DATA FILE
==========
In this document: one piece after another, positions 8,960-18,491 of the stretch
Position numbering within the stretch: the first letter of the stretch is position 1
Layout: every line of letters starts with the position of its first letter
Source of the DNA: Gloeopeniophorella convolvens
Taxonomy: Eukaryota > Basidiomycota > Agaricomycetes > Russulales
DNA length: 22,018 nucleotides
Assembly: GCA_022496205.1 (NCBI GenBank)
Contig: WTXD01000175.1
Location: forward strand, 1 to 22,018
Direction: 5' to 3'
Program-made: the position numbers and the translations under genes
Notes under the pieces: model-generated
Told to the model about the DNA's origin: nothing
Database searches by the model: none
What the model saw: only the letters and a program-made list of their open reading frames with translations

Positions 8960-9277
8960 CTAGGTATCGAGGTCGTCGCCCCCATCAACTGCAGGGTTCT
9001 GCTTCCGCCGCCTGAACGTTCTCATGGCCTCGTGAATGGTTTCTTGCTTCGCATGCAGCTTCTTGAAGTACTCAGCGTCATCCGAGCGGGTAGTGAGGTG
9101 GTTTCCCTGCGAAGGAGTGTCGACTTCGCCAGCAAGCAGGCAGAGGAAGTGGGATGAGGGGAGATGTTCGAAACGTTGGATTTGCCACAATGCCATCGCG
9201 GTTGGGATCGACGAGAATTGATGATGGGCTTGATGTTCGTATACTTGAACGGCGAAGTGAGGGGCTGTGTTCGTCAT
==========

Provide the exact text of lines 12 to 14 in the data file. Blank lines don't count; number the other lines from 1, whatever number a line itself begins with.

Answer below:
Notes under the pieces: model-generated
Told to the model about the DNA's origin: nothing
Database searches by the model: none